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Amanda Gorman: ‘One day you’re called an icon, the next day, a threat’

America’s National Youth Poet Laureate, Amanda Gorman, has tweeted about “the reality of Black girls” after allegedly being followed by a security guard.


Jennifer McShane
07th Mar 2021
Amanda Gorman: ‘One day you’re called an icon, the next day, a threat’

The young poet has been rightfully lauded for her exceptional talent and accomplishments thus far; she is the youngest inaugural poet in memory, and frequently makes the news cycle in the US. In 2014, she was named the first Youth Poet Laureate of Los Angeles, and three years later she became the country’s first National Youth Poet Laureate. She has appeared on MTV, written a tribute to Black athletes for Nike, published her first book, The One for Whom Food Is Not Enough when she was just a teenager. She has a two-book deal with Viking Children’s Books. The first work, the picture book Change Sings, is due for release later this year.

Having only just won acclaim for her performance at Joe Biden’s inauguration with the rousing and wise ‘The Hill We Climb‘ (published with a foreword by Oprah Winfrey), she has been called the Voice of a Generation – and one we need in 2021 – so the fact that she has now told of being followed home and accosted by a security guard who allegedly claimed she looked suspicious, is deeply disturbing; an indication that we all still have a long way to go before our words match our actions.

She said the incident, on Friday night, was emblematic of “the reality of black girls” in the US, in which, “one day you’re called an icon” but the next day considered a threat.

“A security guard tailed me on my walk home tonight,” she wrote. “He demanded if I lived there because ‘you look suspicious.’ I showed my keys and buzzed myself into my building. He left, no apology.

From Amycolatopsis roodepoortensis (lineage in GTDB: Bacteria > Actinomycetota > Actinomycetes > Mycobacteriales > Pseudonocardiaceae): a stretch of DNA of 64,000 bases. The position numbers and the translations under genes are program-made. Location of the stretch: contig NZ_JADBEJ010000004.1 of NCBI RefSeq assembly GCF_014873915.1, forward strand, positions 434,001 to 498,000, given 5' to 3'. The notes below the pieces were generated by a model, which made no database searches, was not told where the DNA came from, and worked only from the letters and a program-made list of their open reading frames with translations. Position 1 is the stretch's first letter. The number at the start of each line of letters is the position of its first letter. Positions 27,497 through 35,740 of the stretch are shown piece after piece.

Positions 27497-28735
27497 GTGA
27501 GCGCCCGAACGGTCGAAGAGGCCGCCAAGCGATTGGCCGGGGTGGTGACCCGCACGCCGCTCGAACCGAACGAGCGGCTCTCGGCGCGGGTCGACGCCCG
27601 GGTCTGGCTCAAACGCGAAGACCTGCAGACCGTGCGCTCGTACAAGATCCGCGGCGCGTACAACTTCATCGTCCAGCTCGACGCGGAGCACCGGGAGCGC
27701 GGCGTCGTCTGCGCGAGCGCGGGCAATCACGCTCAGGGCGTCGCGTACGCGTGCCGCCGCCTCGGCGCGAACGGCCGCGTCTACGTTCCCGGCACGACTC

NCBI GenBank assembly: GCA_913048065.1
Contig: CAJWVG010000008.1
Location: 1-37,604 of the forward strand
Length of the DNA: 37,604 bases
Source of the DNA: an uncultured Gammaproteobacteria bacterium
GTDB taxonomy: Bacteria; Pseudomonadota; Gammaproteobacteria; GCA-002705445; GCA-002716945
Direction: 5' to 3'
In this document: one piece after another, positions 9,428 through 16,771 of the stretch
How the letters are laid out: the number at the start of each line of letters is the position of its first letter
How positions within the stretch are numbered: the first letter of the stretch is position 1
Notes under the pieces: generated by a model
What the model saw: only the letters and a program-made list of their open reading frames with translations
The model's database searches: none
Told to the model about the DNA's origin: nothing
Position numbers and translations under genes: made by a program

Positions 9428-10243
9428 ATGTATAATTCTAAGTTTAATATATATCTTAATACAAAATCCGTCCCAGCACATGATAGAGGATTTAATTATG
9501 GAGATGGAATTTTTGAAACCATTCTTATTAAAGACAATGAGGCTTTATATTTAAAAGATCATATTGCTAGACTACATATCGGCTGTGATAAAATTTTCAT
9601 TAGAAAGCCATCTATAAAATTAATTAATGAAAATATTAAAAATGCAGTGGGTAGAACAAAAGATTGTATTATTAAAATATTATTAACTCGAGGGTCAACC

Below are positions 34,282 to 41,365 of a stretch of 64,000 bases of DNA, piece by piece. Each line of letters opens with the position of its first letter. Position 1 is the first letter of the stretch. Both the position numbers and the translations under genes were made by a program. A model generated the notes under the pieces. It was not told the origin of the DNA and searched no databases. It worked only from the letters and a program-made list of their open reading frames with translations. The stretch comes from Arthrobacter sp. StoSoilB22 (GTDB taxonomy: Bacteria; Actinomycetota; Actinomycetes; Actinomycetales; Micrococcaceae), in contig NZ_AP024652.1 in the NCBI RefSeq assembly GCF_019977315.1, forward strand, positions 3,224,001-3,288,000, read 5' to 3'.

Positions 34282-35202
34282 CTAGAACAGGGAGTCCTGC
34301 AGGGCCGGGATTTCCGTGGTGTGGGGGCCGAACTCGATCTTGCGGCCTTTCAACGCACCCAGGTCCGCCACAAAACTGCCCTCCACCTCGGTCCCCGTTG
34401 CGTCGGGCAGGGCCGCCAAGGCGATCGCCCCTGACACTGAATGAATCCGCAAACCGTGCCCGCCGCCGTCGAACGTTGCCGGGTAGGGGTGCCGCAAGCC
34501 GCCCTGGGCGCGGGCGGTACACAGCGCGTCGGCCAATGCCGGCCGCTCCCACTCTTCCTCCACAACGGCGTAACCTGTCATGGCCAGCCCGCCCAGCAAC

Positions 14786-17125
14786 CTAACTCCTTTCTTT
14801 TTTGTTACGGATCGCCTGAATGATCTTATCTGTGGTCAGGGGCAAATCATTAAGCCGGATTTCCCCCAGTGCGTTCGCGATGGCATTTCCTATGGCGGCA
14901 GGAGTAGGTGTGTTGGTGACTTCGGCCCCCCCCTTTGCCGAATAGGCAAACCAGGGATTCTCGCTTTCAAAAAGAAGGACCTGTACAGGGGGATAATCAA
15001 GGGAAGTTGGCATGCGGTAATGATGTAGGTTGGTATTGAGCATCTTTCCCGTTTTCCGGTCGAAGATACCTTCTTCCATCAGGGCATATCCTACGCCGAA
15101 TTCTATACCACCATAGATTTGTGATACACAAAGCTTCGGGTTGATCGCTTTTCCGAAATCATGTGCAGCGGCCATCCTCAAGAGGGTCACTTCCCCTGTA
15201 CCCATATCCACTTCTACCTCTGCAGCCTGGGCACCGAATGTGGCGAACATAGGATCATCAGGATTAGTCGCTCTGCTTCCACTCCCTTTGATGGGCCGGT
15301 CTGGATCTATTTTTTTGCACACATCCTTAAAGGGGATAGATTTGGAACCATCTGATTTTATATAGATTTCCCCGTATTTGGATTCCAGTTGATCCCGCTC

“This is the reality of Black girls: One day you’re called an icon, the next day, a threat.”

Her tweets were shared in the thousands and she soon thanked everyone for their support, ultimately ending on a positive, that the good will always outweigh the bad:

“I am so thankful for the outpouring of support since the incident last night. It won’t change the truth of what happened, and continues to happen to Black Americans, but it reassures me of what I already know: There is always far more good in this world than bad,” she wrote.

But we know so much more needs to be done to incite action and change; her incident is as we know, not a lone one, it frequently happens.

Last summer, British Vogue editor Edward Enninful told of how he was racially profiled after being told to “use the loading bay” by a security guard as he entered his place of work – he has held the position since 2017 and among his vast array of accomplishments, he was appointed an OBE in 2016 for services to diversity in the fashion industry.

In a social media post, he said Conde Nast, which owns British Vogue, “moved quickly” to dismiss the security guard.

But he said, “change needs to happen now”.

“It just goes to show that sometimes it doesn’t matter what you’ve achieved in the course of your life: the first thing that some people will judge you on is the colour of your skin.”